Whether or not you realize it, this week marks the kickoff of the Super Bowl of all healthcare conference, the J.P. Morgan Healthcare Conference. This four-day event typically features in excess of 400 healthcare companies discussing where they've been and where they're headed next.
Healthcare conglomerate Johnson & Johnson (JNJ -0.72%) was one of the presenters in yesterday's session, with CEO Alex Gorsky answering questions and broadly discussing what's made his company so successful.
Unlike typical presentation sessions for most biotech and medical device companies, Gorsky isn't the type to deliver groundbreaking new presentation material. One reason for that is J&J is currently in the midst of its quiet period, with its earnings report for the fourth-quarter due out in two weeks. Because it reports before many of its peers, J&J is often in the quiet period when the J.P. Morgan Healthcare Conference begins. Not being able to discuss the performance of its pharmaceutical products, medical devices, or consumer health products, made for a presentation that was pretty vague at times.
Alex Gorsky just tipped his cap on M&A
However, Gorsky did hit on one topic where he went into some specifics -- and if you paid close attention, he tipped his cap as to what J&J's merger and acquisition strategy is likely to consist of moving forward.
Forgive the fact that I'm splicing together a few comments from Gorksy's 24-minute presentation, but here were some of his critical comments concerning internal versus external research and development, as well as M&A.
"If you look, and we've done this analysis over the last 20 years, over the last 10 years, our investment in terms of research and development internally and exogenously has been pretty balanced: about 55-45, 55% internal, 45% external... and we think that's a good balance.
We've been very outspoken about the need to make sure we're agnostic about where we're sourcing our innovation from... We've invested, I think, about 30% of free cash flow into those activities [internal and exogenous R&D] over the past 10 or 20 years, and we'll keep that going.
We've tended to focus more on smaller opportunities. We would prefer to find... the next Imbruvica, we'd like to find the next Darzalex, we'd like to find the next minimally invasive surgery platform with a contact lens. Then how do we bring our clinical development, our regulatory skills, our global skills to bear on those kind of opportunities, globalize them, turn those into billion dollar platforms."
Why is the above mish-mosh of quotes important? Three reasons as I see it.
1. Acquisition-based growth is vital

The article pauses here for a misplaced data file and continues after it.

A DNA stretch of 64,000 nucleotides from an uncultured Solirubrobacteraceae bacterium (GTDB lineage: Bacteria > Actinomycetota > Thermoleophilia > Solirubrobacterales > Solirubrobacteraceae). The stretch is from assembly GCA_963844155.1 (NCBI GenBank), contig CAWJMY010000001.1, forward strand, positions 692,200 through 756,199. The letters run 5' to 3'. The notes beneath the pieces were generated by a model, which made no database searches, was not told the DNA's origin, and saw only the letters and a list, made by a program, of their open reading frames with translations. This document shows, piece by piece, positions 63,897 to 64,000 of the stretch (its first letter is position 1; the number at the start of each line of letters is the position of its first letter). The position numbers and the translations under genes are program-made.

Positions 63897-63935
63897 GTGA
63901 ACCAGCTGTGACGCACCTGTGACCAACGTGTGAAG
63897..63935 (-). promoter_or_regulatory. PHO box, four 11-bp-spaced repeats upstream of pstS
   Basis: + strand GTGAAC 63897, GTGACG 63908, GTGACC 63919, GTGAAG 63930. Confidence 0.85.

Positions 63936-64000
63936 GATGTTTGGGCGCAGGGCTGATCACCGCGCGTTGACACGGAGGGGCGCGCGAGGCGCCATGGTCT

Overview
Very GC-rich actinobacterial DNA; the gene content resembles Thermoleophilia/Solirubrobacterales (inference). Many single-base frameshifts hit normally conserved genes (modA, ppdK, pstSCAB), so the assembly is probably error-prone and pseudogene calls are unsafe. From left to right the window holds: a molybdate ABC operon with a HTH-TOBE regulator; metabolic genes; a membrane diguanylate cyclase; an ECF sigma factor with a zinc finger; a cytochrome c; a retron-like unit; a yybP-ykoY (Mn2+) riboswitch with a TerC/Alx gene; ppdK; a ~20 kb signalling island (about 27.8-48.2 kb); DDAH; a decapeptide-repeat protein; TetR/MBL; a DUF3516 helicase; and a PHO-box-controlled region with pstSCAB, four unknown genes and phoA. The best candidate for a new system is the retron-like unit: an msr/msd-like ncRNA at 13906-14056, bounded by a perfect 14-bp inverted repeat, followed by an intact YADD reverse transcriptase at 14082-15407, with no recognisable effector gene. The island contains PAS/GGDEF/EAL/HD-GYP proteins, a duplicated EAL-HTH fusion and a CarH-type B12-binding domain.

First, we now know, based on Gorsky's commentary, just how important both internal and acquisition-based growth is for J&J. No one will question J&J's internal growth engine, especially as it relates to its pharmaceutical pipeline. J&J believes it can bring 10 novel therapies to market by the end of the decade that could eventually become blockbusters. Multiple myeloma drug Darzalex, which was approved in November, is the first of those 10.
But, now that we have a number (roughly 45% based on Gorsky's comments), we also understand just how critical collaborative growth and acquisitions are for J&J's future. It's almost safe to assume that J&J's hunt for acquisitions never stops. J&J ended the previous quarter with $17 billion in net cash, and it's had no trouble generating $11.4 billion or more in free cash flow since 2006, so it's just a matter of time before J&J's pulls the trigger.
2. J&J prefers diamonds in the rough
Secondly, it's interesting to note Gorsky's comments about going after smaller opportunities. Gorsky was clear that larger acquisitions aren't overlooked, but they do come with their own set of integration challenges. If J&J has its way, it would much prefer to find smaller diamonds in the rough, which will then allow the company to use its size to turn these diamonds into long-term gems.
One diamond in the rough that it added to its arsenal in late 2014 was imetelstat, an experimental cancer drug being developed by Geron (GERN -0.92%). J&J wound up giving Geron $35 million upfront and pledged an additional $900 million in development, regulatory, and sales-based milestones depending on the success of the drug in treating myelofibrosis and myelodysplastic syndrome. What's most notable about imetelstat is that it generated the first-ever partial and complete responses for myelofibrosis patients in early clinical trials. Current standard of care MF treatments merely focus on reducing symptom severity. A success for imetelstat would put another feather in J&J's cap and, it'd be a big win for the clinical-stage Geron.
3. It's not on a timetable
Lastly, Gorsky's comments, and previous comments from meetings with analysts, have suggested that J&J is in no hurry to rush into an M&A deal if the price isn't right.
If you think about it, J&J is sitting pretty as the stock market declines from its recent highs. As the valuations of some biotech companies deflate, it could bring down what had been high expectations for many drug and device makers. This creates a potential buyer's market for the cash-rich J&J.
All told, after listening to Gorsky's presentation my faith in J&J over the long-term remains as strong as ever. The company's three franchises -- pharmaceuticals, medical devices, and consumer health products -- each offer a piece of the puzzle to make J&J whole. Consumer health delivers slow growth but predictable cash flow and strong pricing power; medical devices offer to potential for long-tail growth with an aging global population; and pharmaceuticals is the high-margin machine for J&J. Between its solid long-term growth prospects and 53-year streak of increasing its annual dividend, income and value investors should seriously consider taking a closer look at Johnson & Johnson.